MSC Public Affairs
MSC PAO 05-04
For more information, contact:
Marge Holtz or Katie Dunnigan
February 3, 2005
Navy leases system to pump fuel from ship to shore
The U.S. Navy's Military Sealift Command awarded a $26.6 million contract with options to Edison Chouest Offshore, based in Galliano, La., for the time charter of one Offshore Petroleum Discharge System, or OPDS.
The OPDS consists of two ships -- a support ship and a tender -- that work together to pump fuel for U.S. military forces from a commercial oil tanker moored at sea to a temporary fuel storage area ashore.
To begin the process, the 348-foot support ship and 165-foot tender work together to install up to eight miles of eight-inch-diameter flexible pipe. Next, the support ship positions the tanker for safe off-load operations. While the tender holds the tanker in place, the tanker's lines connect to the flexible pipe through the support ship. Booster pumps aboard the support ship increase the pressure of fuel, pushing the fuel to shore.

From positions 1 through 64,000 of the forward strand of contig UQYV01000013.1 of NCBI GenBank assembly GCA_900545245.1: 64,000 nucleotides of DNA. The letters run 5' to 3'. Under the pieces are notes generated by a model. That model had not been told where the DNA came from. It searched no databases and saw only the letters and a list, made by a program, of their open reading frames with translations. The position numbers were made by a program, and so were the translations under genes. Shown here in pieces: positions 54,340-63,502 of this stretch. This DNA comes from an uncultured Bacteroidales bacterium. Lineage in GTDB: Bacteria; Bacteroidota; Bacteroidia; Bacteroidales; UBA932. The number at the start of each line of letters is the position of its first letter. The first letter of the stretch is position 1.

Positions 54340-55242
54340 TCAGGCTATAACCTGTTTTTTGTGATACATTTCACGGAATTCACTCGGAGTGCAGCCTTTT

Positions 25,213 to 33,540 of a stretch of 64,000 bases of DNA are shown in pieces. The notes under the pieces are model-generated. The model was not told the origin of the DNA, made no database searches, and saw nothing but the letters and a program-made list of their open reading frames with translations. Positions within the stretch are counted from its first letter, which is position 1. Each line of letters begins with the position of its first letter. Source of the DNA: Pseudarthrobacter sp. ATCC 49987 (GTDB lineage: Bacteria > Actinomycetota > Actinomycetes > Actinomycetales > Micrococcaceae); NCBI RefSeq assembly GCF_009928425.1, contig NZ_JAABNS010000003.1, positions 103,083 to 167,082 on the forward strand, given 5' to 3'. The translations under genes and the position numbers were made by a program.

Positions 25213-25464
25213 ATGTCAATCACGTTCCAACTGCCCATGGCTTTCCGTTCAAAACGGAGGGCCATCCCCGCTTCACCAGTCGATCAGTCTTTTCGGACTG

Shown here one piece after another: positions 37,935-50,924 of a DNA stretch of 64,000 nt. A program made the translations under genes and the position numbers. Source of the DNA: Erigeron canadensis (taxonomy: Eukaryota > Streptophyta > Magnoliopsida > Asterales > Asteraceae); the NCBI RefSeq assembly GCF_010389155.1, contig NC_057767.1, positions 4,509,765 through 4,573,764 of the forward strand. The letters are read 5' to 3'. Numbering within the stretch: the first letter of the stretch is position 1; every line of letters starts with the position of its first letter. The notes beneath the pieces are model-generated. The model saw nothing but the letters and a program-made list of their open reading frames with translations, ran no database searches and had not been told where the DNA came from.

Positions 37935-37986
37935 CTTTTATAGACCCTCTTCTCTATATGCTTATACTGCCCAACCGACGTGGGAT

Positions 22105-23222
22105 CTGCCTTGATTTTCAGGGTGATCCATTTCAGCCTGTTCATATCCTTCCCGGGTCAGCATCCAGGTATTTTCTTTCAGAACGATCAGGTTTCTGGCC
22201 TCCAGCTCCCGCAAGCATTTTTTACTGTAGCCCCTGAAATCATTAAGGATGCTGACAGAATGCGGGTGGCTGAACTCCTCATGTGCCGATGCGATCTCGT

The OPDS is especially valuable in areas where fuel piers are unavailable, and tankers are unable to tie up ashore to off-load fuel. The OPDS can pump up to 1.7 million gallons of fuel per day.
Government-owned OPDSs have been deployed since the mid-1980s, but this is the first time that the system has been leased from a private company.
"You never know where you are going to have to operate," said Griff Hume, prepositioning ship project officer. "Offshore Petroleum Discharge Systems enable us to provide fuel, the lifeblood of any military mission or exercise, wherever and whenever it is needed."
The contract includes a time charter for one OPDS for a total of $125.6 million if all option periods are exercised. The Navy has the opportunity to add a second OPDS with option periods, which could raise the contract total to $241 million.
The OPDS will be maintained in the Guam/Saipan area, ready to be deployed worldwide. The first system will be delivered to MSC in October 2006.
MSC ships replenish Navy ships at sea, chart ocean bottoms, conduct undersea surveillance, preposition combat cargo at sea and move 95 percent of military equipment and supplies used by deployed U.S. forces.
Return to 2005 Press Release archive...